Perceived Responder Legitimacy and Group Identification Predict Cooperation and Compliance in a Mass Decontamination Field Exercise

Holly Carter*, John Drury, Richard Amlôt, G. James Rubin, Richard Williams

*Corresponding author for this work

Research output: Contribution to journalArticlepeer-review

20 Citations (Scopus)

Abstract

Emergency responders' failure to communicate effectively during decontamination following a chemical or biological incident has been associated with increased public anxiety and reduced public compliance. In this study we applied the social identity approach to evaluating a field exercise that involved mass decontamination. Questionnaires were collected from 115 volunteers, who participated in the exercise as simulated casualties. Volunteers' perceptions of effective responder communication predicted increased self-reported compliance with decontamination, mediated by perceived responder legitimacy and identification with other group members. Developing effective communication strategies using a social psychology perspective could improve the way in which incidents are managed.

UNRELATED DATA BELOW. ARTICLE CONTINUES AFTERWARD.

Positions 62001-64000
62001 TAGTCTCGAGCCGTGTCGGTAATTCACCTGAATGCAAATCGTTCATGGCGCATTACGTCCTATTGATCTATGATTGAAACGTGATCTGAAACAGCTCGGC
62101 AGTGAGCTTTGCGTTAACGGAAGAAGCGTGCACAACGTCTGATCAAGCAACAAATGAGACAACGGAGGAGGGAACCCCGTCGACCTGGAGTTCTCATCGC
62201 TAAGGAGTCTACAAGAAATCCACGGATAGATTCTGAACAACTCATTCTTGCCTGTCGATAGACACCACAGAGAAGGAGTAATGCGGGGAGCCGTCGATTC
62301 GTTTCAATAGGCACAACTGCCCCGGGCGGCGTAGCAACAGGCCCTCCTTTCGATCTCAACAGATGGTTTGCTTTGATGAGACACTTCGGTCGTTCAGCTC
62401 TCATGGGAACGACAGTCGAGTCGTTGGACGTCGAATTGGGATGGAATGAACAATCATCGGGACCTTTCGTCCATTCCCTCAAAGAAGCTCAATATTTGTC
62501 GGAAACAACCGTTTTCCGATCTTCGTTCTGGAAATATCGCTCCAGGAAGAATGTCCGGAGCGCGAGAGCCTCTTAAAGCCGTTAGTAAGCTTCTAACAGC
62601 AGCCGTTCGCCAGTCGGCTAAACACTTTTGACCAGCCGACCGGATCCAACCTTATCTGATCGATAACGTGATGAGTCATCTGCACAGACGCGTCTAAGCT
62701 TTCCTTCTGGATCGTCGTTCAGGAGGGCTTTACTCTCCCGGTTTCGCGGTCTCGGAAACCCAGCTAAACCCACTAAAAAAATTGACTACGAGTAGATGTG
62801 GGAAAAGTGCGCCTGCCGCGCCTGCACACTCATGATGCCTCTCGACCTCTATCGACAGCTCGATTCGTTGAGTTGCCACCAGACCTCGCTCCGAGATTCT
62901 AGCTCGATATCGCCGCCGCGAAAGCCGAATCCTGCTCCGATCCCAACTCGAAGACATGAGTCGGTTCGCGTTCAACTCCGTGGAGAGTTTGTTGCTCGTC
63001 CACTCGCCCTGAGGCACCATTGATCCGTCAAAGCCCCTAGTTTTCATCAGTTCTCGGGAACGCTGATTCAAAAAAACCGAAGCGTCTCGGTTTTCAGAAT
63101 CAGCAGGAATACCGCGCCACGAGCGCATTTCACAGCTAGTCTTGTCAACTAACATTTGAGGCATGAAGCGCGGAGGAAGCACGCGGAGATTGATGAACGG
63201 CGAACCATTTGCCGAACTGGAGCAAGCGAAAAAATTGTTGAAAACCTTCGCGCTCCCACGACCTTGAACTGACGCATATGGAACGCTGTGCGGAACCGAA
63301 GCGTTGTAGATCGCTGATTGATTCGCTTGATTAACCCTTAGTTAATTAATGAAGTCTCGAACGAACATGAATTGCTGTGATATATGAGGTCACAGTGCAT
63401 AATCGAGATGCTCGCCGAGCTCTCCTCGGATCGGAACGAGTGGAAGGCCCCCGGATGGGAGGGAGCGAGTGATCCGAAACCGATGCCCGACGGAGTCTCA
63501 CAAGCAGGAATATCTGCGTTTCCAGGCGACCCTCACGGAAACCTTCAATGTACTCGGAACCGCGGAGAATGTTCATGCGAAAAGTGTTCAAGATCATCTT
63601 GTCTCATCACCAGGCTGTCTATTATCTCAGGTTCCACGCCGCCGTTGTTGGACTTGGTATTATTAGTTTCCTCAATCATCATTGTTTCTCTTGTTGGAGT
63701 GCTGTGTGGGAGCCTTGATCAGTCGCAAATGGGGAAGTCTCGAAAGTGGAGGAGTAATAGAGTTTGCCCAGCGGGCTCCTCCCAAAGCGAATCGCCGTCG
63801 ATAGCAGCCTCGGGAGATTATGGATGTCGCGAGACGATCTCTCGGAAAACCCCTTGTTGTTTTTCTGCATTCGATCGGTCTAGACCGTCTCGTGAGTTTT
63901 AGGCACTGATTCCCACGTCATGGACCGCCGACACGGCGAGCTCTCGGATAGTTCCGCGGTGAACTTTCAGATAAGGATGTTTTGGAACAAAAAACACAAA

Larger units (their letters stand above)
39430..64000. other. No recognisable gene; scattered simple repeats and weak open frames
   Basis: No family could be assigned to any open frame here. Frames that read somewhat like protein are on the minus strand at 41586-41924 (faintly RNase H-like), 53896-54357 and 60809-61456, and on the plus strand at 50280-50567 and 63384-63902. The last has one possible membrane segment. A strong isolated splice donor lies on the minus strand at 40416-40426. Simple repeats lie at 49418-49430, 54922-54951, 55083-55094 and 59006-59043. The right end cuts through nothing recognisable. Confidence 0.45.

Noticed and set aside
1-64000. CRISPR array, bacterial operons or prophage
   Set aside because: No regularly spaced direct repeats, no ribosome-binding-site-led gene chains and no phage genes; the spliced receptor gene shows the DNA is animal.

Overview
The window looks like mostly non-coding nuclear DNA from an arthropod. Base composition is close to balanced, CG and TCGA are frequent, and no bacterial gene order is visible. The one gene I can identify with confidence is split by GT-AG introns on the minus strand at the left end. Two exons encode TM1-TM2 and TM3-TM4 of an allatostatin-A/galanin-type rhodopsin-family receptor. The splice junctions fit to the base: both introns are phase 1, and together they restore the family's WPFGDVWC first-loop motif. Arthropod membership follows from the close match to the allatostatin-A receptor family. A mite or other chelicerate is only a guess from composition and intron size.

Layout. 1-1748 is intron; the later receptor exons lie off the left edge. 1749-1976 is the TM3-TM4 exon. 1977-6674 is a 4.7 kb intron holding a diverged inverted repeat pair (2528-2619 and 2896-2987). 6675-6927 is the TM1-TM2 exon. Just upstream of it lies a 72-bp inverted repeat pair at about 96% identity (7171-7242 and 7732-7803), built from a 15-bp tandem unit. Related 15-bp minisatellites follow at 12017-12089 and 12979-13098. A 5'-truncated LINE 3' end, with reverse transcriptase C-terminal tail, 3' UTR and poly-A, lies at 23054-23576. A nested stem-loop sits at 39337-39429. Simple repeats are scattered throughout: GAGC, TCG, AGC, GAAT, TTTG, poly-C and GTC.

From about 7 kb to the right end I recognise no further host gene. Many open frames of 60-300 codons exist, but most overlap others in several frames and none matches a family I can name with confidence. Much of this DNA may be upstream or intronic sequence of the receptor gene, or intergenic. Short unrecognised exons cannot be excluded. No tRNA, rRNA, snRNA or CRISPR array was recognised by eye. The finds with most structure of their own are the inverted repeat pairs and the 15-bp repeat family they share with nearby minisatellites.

Original languageEnglish
Pages (from-to)575-585
Number of pages11
JournalBASIC AND APPLIED SOCIAL PSYCHOLOGY
Volume35
Issue number6
DOIs
Publication statusPublished - Nov 2013

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